Willy DeVille, was a singer, songwriter and the leader of the group Mink DeVille, whose adventurous forays into rhythm and blues, Cajun music and salsa made him one of the most original figures of the New York punk scene of the mid- 1970s. Early on Willy thought if he moved to San Francisco there was a better chance of getting a recording contract than in New York and L.A.. He changed his own surname to DeVille and they changed the band name to Mink DeVille. It didn’t take long to realize N. California wasn’t working.. playing in gay bath houses and leather clubs was not part of the plan.. Willy had convinced the other band members to move back to New York. DeVille soon became a regular at the world famous CBGB’s.. He lent his bluesy voice and eclectic musical tastes to become one of the club’s main draws. The band finally got signed by Capitol Records and everything seemed to turn around for the better.
A disciplined songwriter with a deep admiration for the Atlantic Records sound of the Drifters and Ben E. King, he drew from many sources, including Latin music, French ballads, New Orleans funk and Cajun accordion music. Mink DeVille’s music was built on R&B, blues and 60’s classic pop blended with streetwise attitudes and back alley romanticism, not unlike the sound heard in early Bruce Springsteen songs like “Rosalita” and “Tenth Avenue Freeze-Out” and heard from Springsteen confreres Southside Johnny & The Asbury Juikes and Gary U.S. Bonds, with a twist of “hispano” from Spanish Harlem ,. Mink DeVille was a fluid band, and progressed like some of their more popular contemporaries had. But it’s the soaring ballads and retro doo wop infused urban slow dance gems that make this sleeper a keeper. It takes nerve to open an album with the ominous heartbeat with its Righteous Brothers’ vibe enhanced by strings and a brooding Phil Spector “Be My Baby” dramatic, thumping drum pattern.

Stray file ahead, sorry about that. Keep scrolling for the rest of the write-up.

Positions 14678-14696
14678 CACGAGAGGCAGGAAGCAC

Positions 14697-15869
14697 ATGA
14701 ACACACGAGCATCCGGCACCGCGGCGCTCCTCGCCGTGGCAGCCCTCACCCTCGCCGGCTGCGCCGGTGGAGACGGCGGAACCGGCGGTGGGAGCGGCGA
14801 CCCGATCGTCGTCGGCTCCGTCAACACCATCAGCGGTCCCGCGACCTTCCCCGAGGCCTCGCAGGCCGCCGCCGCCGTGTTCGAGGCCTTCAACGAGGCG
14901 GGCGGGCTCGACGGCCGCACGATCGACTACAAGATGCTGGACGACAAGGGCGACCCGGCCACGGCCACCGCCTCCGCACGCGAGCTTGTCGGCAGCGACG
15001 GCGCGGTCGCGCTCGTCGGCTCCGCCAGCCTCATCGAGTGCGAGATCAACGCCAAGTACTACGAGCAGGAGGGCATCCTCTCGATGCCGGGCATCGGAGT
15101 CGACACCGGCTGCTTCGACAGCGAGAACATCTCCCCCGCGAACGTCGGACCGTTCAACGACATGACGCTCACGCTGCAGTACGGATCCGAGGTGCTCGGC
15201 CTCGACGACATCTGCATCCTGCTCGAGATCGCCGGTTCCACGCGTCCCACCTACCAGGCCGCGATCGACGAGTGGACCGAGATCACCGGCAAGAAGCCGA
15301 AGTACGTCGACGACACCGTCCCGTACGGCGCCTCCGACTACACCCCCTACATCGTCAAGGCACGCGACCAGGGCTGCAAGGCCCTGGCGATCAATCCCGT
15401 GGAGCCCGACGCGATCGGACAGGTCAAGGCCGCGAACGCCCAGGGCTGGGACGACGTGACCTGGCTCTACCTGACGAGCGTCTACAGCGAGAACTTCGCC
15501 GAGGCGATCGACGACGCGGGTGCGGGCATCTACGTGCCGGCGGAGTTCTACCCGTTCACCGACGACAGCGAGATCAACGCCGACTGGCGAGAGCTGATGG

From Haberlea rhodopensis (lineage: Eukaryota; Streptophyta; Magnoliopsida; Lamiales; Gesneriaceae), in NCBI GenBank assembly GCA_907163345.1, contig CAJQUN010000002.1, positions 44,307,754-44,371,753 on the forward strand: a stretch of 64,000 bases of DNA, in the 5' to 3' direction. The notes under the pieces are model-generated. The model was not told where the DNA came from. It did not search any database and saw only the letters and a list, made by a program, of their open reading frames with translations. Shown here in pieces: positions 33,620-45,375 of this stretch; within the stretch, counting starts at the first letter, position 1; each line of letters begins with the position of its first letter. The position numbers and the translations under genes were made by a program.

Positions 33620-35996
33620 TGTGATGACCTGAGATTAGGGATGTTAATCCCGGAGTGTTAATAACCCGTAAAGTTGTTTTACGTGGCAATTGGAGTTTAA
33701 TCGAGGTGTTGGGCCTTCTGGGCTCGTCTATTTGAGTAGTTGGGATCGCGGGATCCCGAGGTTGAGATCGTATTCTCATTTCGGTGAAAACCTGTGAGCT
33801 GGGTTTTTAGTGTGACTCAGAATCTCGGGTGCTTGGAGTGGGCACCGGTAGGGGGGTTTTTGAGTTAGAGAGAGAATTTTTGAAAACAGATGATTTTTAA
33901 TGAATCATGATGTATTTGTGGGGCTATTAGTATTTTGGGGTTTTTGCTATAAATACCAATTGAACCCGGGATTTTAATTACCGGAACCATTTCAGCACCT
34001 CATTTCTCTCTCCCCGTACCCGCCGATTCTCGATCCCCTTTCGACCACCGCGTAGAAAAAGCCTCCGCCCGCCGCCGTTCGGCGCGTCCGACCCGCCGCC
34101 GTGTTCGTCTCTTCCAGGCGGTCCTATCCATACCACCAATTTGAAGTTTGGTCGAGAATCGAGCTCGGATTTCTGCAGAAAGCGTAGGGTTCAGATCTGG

The fresh approach to R&B/Latin classicism and rock & roll got producer legend Jack Nitzsche interested in producing the band and he is credited as being a major influence on the development of the band’s sound. Hearing the band live in its early days had caught fans in Europe. In spite of critical acclaim and praise of DeVille’s writing talent, Mink DeVille didn’t make it big in the US, but caught quite an audience in Europe. Sadly, in 2009, Willy was diagnosed with Hepatitis C, which during the course of treatment had developed into pancreatic cancer. Willy DeVille died on August 6, 2009, just a few weeks shy of his birthday.He was 58 he died in NYC.Though Willy never got to see a great amount of success in his lifetime, his legacy lives on through the few that loved his music.